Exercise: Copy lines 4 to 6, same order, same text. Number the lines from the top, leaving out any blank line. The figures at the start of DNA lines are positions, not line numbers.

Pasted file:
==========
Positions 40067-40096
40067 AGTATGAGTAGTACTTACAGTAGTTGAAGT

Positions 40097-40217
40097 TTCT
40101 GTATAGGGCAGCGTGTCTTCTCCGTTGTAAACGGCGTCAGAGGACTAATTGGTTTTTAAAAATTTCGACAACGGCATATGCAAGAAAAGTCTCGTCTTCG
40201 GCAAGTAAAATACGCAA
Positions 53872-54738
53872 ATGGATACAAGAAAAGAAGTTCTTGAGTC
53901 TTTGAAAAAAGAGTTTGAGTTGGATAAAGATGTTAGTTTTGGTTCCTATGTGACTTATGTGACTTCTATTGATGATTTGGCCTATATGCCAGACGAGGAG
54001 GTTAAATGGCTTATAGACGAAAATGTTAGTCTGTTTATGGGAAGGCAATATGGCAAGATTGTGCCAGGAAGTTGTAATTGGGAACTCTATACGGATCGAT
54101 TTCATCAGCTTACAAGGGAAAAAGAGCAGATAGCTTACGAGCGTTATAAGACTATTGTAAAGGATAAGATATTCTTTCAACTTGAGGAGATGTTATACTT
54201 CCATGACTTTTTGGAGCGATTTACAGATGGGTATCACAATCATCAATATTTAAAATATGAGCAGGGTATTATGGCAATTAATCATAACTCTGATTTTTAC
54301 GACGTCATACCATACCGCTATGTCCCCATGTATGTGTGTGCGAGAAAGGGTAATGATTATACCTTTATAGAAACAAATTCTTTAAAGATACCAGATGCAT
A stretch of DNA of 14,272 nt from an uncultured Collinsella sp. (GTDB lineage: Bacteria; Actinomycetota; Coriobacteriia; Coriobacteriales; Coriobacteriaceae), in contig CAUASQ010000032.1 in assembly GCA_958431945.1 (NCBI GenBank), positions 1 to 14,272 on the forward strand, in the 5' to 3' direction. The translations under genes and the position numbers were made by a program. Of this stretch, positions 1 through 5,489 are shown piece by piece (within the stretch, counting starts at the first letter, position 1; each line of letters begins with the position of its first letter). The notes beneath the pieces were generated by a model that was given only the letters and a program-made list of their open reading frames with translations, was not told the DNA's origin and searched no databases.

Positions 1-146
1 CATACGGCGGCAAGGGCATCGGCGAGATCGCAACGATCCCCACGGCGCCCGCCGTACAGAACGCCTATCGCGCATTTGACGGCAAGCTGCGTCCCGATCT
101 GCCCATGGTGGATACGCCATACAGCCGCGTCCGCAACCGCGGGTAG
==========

40097 TTCT
40101 GTATAGGGCAGCGTGTCTTCTCCGTTGTAAACGGCGTCAGAGGACTAATTGGTTTTTAAAAATTTCGACAACGGCATATGCAAGAAAAGTCTCGTCTTCG
40201 GCAAGTAAAATACGCAA